Something buzzed by my ear, tickled the top of my head. A dragonfly flitted before me, landing on the “enter” button of my laptop. Its body was blue and long with a forked tail and its wings fluttered; tiny black veins crisscrossed the translucent membranes. I shooed it away and it swooped around my head again before settling on the wall near the framed picture of Ella Fitzgerald above my table. I sat in my Saturday morning spot in the corner of the café under one of the speakers that hummed soft jazz, competing with the hissing espresso machine behind the counter.
The waitresses rushed from table to table, jotting down orders and bringing coffees and second coffees. Hunched over my computer, I took another sip of my own drink, the dregs sweet with honey, and reread the email on my laptop: I’d like to give you my two-week’s notice… It was professional, polite, but I couldn’t bring myself to hit send. My heart beat fast, palms sweaty, short of breath. I hated my job, wanted to be free of my cubicle, the infinite amount of data-needing-entry. My sister said I was lucky to have a job in this economy and she was probably right, but I had dreams, plans. My current job was stable and came with benefits, but I was debt-free for the first time ever, had saved more than enough, and I knew this was my chance. I just wished there was some kind of guarantee, a guarantee that everything would be okay.
I tried to catch a waitress’s attention (I needed one more coffee, iced, then I would send the email), but she stood with her back to me. I was tapping my finger on the table contemplating my future and willing the waitress to turn around when a young woman walked into the coffee shop. She wore dark jeans and a black and white striped shirt under one of those tan trench coats. Her hair was pulled up and off her face. I watched her look around the café for a free table, but they were full, every chair taken except for the one across from me.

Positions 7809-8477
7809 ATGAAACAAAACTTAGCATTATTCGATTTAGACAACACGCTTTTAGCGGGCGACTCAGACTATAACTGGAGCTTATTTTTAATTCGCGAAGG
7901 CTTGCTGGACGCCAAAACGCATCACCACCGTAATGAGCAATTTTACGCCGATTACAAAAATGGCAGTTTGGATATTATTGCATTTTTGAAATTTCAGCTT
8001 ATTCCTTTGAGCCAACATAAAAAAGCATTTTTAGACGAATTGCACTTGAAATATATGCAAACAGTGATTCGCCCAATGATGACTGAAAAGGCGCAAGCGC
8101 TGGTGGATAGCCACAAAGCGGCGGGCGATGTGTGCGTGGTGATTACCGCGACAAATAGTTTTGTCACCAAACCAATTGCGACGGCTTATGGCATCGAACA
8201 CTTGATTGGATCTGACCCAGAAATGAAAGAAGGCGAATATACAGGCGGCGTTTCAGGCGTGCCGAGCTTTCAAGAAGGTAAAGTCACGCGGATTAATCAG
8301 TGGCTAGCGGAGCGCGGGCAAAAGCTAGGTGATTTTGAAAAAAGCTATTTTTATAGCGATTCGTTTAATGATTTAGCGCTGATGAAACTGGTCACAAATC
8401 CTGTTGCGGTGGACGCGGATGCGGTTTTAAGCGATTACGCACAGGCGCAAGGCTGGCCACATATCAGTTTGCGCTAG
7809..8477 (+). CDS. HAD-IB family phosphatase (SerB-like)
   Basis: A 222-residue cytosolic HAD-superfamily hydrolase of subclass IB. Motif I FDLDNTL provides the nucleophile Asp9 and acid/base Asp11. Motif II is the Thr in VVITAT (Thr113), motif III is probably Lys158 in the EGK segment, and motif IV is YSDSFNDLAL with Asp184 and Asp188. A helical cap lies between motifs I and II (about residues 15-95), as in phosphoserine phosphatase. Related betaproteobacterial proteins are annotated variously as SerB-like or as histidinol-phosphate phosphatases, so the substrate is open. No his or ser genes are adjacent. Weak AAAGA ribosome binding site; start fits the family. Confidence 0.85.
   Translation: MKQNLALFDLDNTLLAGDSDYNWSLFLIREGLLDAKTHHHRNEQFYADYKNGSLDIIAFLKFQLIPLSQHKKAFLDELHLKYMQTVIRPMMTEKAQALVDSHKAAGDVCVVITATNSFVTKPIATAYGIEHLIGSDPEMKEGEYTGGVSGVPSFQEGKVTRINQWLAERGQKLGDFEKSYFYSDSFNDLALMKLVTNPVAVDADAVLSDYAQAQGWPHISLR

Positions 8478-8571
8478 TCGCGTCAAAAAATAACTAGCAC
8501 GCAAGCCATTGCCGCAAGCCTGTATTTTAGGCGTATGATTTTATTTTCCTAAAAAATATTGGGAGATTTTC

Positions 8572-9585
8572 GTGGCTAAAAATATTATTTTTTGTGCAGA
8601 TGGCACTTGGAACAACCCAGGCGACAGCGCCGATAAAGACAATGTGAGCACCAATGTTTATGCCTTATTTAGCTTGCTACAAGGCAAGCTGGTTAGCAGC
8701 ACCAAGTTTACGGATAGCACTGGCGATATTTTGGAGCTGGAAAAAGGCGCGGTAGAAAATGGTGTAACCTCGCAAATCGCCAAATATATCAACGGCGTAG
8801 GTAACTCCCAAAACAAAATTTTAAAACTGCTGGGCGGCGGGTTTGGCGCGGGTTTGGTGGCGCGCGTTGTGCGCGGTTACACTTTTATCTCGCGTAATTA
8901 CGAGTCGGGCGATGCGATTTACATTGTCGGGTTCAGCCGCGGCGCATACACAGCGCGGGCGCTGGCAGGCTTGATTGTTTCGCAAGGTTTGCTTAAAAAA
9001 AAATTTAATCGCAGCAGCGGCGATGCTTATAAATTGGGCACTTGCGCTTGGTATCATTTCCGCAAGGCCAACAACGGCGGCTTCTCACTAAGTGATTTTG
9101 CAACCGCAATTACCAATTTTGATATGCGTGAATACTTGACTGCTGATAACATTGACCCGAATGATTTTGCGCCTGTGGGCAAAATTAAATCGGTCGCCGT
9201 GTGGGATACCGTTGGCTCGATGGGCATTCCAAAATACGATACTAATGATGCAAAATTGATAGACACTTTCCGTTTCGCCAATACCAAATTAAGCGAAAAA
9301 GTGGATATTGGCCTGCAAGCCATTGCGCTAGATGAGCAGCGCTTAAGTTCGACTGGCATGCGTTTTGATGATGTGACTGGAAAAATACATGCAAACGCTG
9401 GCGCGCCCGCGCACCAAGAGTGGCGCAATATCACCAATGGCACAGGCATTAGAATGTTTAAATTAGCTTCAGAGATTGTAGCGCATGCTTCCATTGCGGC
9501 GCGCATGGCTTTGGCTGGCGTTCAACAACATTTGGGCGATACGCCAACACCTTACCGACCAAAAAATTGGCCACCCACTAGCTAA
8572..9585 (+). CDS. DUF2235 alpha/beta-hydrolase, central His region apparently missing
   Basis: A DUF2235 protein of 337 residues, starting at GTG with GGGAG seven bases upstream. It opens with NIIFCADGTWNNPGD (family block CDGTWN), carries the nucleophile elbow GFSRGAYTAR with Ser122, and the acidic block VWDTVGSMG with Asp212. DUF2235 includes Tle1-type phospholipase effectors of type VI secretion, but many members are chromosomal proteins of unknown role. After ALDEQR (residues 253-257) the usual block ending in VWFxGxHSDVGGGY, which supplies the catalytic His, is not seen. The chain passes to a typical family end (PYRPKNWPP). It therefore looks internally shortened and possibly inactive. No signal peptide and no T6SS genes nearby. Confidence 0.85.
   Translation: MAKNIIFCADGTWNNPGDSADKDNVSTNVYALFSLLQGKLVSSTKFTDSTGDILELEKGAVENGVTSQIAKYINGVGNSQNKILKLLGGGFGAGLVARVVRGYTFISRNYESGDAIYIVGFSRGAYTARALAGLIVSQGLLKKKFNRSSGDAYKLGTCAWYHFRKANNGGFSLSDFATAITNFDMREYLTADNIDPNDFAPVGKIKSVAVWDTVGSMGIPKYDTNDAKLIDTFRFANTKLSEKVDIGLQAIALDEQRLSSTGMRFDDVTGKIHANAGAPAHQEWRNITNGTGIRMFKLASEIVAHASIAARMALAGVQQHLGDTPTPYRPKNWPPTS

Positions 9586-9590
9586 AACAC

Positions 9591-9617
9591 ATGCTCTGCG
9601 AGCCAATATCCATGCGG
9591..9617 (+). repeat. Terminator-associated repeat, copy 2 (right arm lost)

She marched her way between the tables, “Is this seat free?”
I nodded, and she smiled. The dragonfly buzzed again. Its wings beating hard and angry as it hovered over the table between us.
“It seems to like you,” the woman said.
She reached for the bug. It danced away from her long fingers. She stepped up onto the chair and I grabbed it, steadying it, before it toppled over. She lifted onto her tiptoes, coaxing the dragonfly onto her hand. “There,” she hopped off the chair. “They symbolize change, did you know?”
I blinked and said I didn’t.
She walked outside and I stared after her. She paused and opened her hands, urging the dragonfly into the air. It stayed on her hand; its wings flexed in the sunlight. Then, her lips moved and the dragonfly leapt into the air. She watched it fly away and I wondered what she had said to it. She gave me a half wave, then strolled down the sidewalk; her drink, whatever she had planned to order, forgotten. I glanced back at my email and hit send.
Montana Rogers (@MontanaRogers14) is a writer and educator in the USA. Her work has appeared or is forthcoming in The Sea Letter, Dream Noir, honey & lime, and other various publications. She is a graduate of Simon Fraser University’s The Writer’s Studio.
Image via Pixabay